The displayed time is dynamically updated. Of course, the bindings for the Minute and Second properties should really reference a string-formatting converter to always be displayed with two digits.

The existence of the DataTemplate means that you really can set the content of a Button to a RadialGradientBrush just as long as you define a visual tree that makes use of that brush in the DataTemplate:

<Button HorizontalAlignment="Center"
VerticalAlignment="Center">

<RadialGradientBrush>
<GradientStop Offset="0" Color="Blue" />
<GradientStop Offset="1" Color="AliceBlue" />
</RadialGradientBrush>

<Button.ContentTemplate>
<DataTemplate>
<Ellipse Width="100"
Height="100"
Fill="{Binding}" />
</DataTemplate>
</Button.ContentTemplate>
</Button>

Notice the Fill property setting of the Ellipse. It’s just a Binding markup extension with no Path settings set. The Fill property doesn’t want a particular property of the RadialGradientBrush. It wants the whole thing. Here’s the Button:



You can use this technique with any ContentControl derivative, or even ContentControl itself.

Let’s define that DataTemplate in the Resources collection of a MainPage.xaml files:

Example 1. Silverlight Project: ContentControlWithDataTemplates File: MainPage.xaml (excerpt)
<phone:PhoneApplicationPage.Resources>
<DataTemplate x:Key="brushTemplate">
<Ellipse Width="100"
Height="100"
Fill="{Binding}" />
</DataTemplate>
</phone:PhoneApplicationPage.Resources>

Let’s give the content panel of this page three Button instances, each with its ContentTemplate property set to that resource, but with three different types of Brush objects set to the Content property:

Example 2. Silverlight Project: ContentControlWithDataTemplates File: MainPage.xaml (excerpt)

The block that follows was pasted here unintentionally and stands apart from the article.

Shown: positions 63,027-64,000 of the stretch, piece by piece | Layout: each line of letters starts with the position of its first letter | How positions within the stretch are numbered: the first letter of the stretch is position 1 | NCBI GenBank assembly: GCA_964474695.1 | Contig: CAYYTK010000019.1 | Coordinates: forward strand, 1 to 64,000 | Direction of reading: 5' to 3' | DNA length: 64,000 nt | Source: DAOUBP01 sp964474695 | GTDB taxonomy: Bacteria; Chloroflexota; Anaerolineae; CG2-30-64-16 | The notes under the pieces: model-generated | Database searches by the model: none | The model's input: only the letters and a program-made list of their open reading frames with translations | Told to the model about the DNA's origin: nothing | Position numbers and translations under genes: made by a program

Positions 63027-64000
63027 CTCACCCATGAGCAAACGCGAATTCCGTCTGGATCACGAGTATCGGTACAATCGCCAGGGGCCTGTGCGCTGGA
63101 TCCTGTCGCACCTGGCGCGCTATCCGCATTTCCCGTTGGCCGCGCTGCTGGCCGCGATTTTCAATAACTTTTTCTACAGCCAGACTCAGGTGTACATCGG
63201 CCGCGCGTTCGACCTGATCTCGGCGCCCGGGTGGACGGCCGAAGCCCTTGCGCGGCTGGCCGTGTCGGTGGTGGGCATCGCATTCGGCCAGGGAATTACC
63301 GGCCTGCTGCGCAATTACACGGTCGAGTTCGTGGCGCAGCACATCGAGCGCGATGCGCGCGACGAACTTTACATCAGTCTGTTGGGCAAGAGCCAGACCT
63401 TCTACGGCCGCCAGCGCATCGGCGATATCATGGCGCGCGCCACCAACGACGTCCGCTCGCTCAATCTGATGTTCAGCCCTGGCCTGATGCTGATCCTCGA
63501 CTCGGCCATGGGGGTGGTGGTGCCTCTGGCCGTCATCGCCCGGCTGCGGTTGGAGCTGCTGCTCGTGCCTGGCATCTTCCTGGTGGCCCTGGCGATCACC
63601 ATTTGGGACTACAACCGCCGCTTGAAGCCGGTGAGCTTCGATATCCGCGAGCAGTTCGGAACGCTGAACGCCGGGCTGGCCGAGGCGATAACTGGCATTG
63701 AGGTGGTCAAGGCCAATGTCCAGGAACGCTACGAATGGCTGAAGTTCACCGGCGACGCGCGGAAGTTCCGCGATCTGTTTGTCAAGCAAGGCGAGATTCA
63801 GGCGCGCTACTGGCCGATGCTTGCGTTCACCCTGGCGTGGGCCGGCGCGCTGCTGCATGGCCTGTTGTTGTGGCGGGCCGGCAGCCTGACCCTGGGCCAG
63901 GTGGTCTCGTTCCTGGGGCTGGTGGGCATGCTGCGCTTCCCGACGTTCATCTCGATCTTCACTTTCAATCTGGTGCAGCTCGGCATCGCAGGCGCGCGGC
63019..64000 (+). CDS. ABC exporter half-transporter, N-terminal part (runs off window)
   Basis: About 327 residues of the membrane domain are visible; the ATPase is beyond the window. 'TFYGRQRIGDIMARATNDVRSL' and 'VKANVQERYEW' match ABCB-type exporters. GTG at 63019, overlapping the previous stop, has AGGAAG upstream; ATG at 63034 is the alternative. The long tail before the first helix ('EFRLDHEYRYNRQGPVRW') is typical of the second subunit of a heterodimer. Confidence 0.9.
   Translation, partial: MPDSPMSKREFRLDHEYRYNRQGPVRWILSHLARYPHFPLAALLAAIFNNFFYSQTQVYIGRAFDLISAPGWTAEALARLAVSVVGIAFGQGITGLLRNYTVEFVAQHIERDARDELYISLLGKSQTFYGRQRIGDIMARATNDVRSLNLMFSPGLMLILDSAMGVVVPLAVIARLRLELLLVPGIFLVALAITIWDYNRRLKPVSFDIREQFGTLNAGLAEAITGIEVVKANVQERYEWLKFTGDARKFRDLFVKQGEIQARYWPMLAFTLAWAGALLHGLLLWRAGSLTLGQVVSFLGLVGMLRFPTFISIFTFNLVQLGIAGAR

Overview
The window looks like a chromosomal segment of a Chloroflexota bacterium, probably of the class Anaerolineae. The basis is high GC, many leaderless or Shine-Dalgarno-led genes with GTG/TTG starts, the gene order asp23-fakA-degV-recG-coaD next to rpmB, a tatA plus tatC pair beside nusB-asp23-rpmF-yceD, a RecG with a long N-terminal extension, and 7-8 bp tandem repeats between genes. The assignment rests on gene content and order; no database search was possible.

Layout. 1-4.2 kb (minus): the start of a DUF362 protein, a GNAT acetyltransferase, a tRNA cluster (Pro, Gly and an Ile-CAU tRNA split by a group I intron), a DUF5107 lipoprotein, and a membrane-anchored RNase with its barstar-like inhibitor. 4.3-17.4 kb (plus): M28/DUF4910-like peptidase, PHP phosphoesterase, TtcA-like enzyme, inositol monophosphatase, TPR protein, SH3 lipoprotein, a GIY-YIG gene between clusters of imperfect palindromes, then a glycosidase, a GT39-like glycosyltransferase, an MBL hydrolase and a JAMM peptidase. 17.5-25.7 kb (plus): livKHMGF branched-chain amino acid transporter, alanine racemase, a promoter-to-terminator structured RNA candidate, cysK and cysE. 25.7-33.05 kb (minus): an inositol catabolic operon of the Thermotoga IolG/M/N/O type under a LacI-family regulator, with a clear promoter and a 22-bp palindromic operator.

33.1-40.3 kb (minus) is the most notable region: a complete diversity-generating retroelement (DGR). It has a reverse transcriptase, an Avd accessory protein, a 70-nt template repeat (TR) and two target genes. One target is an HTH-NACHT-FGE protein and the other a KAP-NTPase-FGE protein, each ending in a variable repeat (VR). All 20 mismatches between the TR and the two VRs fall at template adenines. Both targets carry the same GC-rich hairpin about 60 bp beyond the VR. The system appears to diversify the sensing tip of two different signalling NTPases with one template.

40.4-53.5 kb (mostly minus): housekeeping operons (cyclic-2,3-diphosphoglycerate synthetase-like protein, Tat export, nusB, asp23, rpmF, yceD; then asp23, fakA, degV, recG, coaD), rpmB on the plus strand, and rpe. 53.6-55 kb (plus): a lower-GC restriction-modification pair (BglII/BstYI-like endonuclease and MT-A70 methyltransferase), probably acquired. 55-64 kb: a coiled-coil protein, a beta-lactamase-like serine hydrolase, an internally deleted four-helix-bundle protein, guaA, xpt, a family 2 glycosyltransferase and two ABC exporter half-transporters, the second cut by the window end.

<Grid x:Name="ContentPanel" Grid.Row="1" Margin="12,0,12,0">
<StackPanel>
<Button HorizontalAlignment="Center"
ContentTemplate="{StaticResource brushTemplate}">
<SolidColorBrush Color="{StaticResource PhoneAccentColor}" />
</Button>

<Button HorizontalAlignment="Center"
ContentTemplate="{StaticResource brushTemplate}">
<RadialGradientBrush>
<GradientStop Offset="0" Color="Blue" />
<GradientStop Offset="1" Color="AliceBlue" />
</RadialGradientBrush>
</Button>

<Button HorizontalAlignment="Center"
ContentTemplate="{StaticResource brushTemplate}">
<LinearGradientBrush>
<GradientStop Offset="0" Color="Pink" />
<GradientStop Offset="1" Color="Red" />
</LinearGradientBrush>
</Button>
</StackPanel>
</Grid>


Here’s the result:



The DataTemplate is defined as a resource so it is shared among all Button controls. However, a separate visual tree based on that template is built for each Button. Somewhere within the visual tree for each Button is an Ellipse with a binding to the SolidColorBrush set to the Content property.

Sharing the DataTemplate among a few Button controls is convenient, but it doesn’t really show off the sheer power of this technique. Imagine that you can define a DataTemplate for displaying the items in a ListBox or ComboBox.